First, all who are alive upon the earth. When we see a person who appears to be near death, in a fever or some other dangerous distemper, and one and another give them up as irrecoverable, Stay a little,” we say : “ they are certainly very ill, but they are not dead. Who can tell but they yet may recover? While there is life there is hope." We may apply this to the soul, and spiritual distempers. If we look at the world lying in wickedness, and especially at those who are sitting in Pagan darkness, we are ready to consider them as lost, and to conclude, that we are not to entertain a thought about their salvation. For how shall they believe in Christ, of whom they have not heard? But we should not be too positive and peremptory in our decisions. Who can tell what mercy God may have destined for them? Who dares say, but that, before they die, he may give them an opportunity of hearing the gospel ? If I had, therefore, an opportunity of speaking to Turks and Heathens, though they are far off from God, though they have even lived in the most licentious wickedness, though they be grown old in the devil's service, and be bowed down under the weight of years and of sin, yet, as while there is life there is hope, I should think myself warranted to say to them all, “ Turn ye to the strong hold, ye prisoners of hope.”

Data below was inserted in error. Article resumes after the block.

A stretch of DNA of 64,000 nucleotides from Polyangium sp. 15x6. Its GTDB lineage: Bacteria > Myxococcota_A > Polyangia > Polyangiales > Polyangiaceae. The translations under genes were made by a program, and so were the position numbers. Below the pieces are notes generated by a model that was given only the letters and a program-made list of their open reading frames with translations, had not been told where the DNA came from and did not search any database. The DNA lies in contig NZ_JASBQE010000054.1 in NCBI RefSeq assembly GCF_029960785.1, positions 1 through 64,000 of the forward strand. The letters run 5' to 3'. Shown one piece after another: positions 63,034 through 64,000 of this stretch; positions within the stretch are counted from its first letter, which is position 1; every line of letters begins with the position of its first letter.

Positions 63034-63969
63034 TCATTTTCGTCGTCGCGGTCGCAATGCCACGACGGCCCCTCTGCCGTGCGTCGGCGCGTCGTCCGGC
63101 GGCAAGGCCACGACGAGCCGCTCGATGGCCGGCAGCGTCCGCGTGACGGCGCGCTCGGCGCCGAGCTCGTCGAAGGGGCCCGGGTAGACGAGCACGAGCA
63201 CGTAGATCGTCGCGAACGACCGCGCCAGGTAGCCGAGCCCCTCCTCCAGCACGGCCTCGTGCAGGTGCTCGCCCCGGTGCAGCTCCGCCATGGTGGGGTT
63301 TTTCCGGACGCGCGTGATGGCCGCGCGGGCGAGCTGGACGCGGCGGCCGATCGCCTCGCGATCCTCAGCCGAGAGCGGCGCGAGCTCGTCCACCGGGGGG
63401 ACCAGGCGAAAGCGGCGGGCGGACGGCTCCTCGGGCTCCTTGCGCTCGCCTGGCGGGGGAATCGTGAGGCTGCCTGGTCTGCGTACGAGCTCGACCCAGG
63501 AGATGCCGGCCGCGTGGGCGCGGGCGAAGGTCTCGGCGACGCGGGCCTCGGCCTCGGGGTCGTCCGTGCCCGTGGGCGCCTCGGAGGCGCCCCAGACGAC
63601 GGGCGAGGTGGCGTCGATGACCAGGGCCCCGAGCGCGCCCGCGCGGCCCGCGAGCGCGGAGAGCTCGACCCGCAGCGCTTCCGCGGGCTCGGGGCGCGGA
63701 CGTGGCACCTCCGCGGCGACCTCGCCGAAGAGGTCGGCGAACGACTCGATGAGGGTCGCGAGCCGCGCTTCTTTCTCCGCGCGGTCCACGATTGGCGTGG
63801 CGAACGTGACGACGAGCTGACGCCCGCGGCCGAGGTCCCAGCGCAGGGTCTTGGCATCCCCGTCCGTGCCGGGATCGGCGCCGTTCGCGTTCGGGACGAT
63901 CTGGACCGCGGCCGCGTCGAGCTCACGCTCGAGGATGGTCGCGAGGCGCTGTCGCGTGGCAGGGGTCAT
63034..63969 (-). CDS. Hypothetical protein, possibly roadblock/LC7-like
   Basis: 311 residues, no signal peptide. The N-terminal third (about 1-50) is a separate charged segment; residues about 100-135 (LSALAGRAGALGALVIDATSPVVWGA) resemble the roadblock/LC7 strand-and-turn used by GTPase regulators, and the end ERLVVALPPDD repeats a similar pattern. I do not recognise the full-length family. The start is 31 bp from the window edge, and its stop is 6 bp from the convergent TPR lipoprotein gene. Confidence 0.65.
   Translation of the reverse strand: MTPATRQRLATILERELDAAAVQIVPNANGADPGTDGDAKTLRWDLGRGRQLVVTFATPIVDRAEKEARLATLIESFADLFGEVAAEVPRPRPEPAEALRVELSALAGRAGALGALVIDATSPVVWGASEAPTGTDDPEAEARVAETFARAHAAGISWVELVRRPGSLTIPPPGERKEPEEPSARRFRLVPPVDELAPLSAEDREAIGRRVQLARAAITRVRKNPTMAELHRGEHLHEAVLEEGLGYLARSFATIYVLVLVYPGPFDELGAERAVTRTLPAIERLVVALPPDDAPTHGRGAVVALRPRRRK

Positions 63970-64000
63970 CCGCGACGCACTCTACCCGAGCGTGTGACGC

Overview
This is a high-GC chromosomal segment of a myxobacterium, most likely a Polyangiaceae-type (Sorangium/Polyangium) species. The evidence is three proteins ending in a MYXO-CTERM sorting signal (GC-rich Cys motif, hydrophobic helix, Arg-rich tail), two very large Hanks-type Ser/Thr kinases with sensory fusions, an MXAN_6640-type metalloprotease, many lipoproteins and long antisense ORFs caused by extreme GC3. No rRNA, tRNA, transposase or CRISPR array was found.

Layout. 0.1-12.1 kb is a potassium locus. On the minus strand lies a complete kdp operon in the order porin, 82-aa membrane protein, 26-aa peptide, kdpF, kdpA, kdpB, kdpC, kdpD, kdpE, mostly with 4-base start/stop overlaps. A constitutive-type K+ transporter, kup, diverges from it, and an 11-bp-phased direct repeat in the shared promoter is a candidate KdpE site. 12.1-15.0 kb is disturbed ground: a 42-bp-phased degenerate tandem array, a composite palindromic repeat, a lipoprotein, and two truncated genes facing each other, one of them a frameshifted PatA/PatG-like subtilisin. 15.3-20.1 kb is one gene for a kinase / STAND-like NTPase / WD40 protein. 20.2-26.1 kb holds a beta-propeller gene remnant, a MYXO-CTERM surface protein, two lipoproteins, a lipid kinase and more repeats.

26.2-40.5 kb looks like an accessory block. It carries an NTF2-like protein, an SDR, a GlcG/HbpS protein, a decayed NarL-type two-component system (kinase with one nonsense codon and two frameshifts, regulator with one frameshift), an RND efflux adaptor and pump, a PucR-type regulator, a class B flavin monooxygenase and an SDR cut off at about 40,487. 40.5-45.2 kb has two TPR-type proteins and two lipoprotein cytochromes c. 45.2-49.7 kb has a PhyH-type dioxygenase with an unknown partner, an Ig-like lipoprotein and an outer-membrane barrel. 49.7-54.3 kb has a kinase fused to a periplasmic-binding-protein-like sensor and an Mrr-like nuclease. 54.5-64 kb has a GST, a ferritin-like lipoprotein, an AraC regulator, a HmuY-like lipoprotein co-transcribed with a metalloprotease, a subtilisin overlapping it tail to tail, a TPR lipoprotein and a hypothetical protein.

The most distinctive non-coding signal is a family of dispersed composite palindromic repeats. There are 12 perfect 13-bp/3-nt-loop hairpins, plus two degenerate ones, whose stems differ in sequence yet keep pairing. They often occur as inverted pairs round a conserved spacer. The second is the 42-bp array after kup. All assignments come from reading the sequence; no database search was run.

But those who possess the means of grace are more particularly to be considered as prisoners of hope. I can with greater confidence address you, who hear the blessed gospel; for to you is the word of this salvation sent. You seldom pass a day, I hope never a sabbath, without some message from God, some call or invitation, or intreaty, or some intimation that he is waiting to be gracious. You have, perhaps, hitherto received the grace of God in vain ; and all the sab. baths and sermons which you have been favoured with, have been altogether fruitless. Notwithstanding all the cultivation bestowed upon you, you only cumber the ground. But still you are not cut down. The gospel is not removed. The sentence is not yet gone forth, “ Ephraim is joined to idols, let him alone.” What you now hear and feel, is a blessed proof of it; and while the means of grace are continued, we hope that in some blessed hour they may be effectual. While the angel troubles the waters, who can tell but you may be healed ? An arrow shot at a venture may pierce your hearts ; and some sermon, perhaps this very sermon which you are now hearing, may be made the means of your conviction and conversion. Many of you, that never prayed to God in your lives, nor ever had a serious thought about your souls, or sin, or salvation, may, before you leave this house, be led to ery out with sincerity and earnestness, «r God be merciful to me a sinner." This is not im. possible. Therefore, I beseech you,